WASHINGTON (Reuters) - A federal judge ended a two-year-old case against Barclays involving its dealings with sanctioned countries, closing one investigative chapter against the bank even as it faces multiple continuing inquires.
In an order filed on Monday and entered into the docket on Tuesday, U.S. District Judge Emmet Sullivan granted a request to dismiss charges the U.S. filed against the bank in August 2010.
At the time, Barclays agreed to forfeit $298 million and enter a deferred prosecution agreement to resolve charges that it processed transactions for customers in Cuba, Iran, Sudan and other countries subject to U.S. economic sanctions.
Under such an agreement, the Justice Department agrees to dismiss the case after several years if the defendant abides by the terms of the deal.
In a Washington hearing when the settlement was originally filed, Sullivan decried it as a “sweetheart deal” and questioned whether it amounted to a fine if the bank only paid back the money involved.
Federal and state prosecutors have since entered into several other agreements with big banks to resolve sanctions violations.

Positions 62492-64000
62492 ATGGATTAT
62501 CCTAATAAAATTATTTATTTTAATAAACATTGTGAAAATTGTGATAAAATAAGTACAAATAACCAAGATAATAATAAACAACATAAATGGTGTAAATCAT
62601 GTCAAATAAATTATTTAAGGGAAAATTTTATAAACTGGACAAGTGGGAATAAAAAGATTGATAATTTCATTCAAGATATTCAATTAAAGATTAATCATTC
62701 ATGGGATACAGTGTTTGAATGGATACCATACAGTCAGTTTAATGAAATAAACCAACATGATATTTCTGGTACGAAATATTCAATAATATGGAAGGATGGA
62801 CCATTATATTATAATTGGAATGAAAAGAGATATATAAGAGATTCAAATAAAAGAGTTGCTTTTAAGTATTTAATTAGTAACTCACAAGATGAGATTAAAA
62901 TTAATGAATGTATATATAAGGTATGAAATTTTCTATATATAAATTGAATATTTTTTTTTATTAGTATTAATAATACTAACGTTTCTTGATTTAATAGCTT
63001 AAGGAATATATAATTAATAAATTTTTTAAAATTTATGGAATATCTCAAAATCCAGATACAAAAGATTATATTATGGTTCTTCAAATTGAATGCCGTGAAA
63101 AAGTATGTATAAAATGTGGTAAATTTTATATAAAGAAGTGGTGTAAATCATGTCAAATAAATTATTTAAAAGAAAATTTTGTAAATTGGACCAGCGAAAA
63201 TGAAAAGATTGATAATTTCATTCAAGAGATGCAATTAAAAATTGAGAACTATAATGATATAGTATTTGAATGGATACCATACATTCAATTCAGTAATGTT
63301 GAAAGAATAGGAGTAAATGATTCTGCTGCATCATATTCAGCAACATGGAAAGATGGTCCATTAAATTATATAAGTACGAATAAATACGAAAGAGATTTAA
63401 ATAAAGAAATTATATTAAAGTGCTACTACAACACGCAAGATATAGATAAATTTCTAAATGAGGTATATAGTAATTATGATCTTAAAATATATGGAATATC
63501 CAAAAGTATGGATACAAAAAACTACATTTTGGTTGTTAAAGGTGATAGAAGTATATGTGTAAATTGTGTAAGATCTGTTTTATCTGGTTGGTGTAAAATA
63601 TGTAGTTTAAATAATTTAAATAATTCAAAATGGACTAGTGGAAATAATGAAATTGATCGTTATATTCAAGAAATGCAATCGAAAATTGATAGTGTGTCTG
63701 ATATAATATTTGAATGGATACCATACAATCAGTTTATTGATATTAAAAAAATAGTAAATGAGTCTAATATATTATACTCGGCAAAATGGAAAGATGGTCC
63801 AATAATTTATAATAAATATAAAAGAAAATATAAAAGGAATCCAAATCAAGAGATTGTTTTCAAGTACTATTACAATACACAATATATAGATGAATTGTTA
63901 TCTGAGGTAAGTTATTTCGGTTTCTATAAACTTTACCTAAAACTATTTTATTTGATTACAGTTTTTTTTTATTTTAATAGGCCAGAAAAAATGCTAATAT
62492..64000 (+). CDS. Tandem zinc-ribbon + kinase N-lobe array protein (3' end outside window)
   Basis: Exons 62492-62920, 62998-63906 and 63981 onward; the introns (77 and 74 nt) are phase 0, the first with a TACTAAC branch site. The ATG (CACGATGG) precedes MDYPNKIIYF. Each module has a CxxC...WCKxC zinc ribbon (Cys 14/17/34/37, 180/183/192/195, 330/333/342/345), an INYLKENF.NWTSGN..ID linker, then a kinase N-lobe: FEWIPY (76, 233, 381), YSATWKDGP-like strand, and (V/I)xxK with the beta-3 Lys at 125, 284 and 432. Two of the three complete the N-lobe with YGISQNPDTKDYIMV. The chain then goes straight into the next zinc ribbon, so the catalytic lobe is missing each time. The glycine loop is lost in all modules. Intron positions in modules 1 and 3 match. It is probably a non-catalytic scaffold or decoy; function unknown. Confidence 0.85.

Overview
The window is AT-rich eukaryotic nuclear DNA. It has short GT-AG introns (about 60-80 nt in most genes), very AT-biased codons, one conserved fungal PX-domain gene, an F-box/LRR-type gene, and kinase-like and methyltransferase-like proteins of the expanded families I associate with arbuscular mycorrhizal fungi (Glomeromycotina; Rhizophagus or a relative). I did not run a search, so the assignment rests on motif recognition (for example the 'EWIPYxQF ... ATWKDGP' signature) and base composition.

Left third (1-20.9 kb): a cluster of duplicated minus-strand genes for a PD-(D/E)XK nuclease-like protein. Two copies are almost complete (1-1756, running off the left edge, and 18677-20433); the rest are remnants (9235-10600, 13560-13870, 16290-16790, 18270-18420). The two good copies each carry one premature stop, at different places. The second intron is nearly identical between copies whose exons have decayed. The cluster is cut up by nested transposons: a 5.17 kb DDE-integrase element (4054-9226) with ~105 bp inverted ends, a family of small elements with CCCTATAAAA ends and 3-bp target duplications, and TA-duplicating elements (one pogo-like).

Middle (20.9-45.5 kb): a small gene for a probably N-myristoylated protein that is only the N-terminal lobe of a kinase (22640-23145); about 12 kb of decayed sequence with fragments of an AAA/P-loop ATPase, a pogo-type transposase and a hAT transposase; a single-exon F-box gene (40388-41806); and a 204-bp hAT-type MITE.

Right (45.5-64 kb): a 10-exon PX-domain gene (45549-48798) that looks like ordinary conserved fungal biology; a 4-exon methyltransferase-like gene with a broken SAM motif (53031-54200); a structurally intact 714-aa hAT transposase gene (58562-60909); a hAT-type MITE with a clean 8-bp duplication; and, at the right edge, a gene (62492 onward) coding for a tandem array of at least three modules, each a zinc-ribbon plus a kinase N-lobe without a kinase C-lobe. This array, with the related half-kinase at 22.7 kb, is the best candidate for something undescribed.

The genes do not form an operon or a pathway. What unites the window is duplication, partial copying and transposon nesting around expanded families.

Most recently, Standard Chartered agreed to pay $340 million to settle allegations involving Iran with New York’s banking regulator. The bank is expected to enter into a similar agreement with federal authorities and local prosecutors in the coming weeks.
Barclays, meanwhile, in October disclosed new U.S. regulatory investigations into whether it violated a foreign bribery law through its relationships with third parties who help it win or retain business.
In June it also agreed to pay $450 million to resolve charges that it tried to manipulate the Libor interest rate benchmark.
A Barclays representative could not be immediately reached for comment outside of normal UK business hours.
Reporting by Aruna Viswanatha; Editing by Richard Chang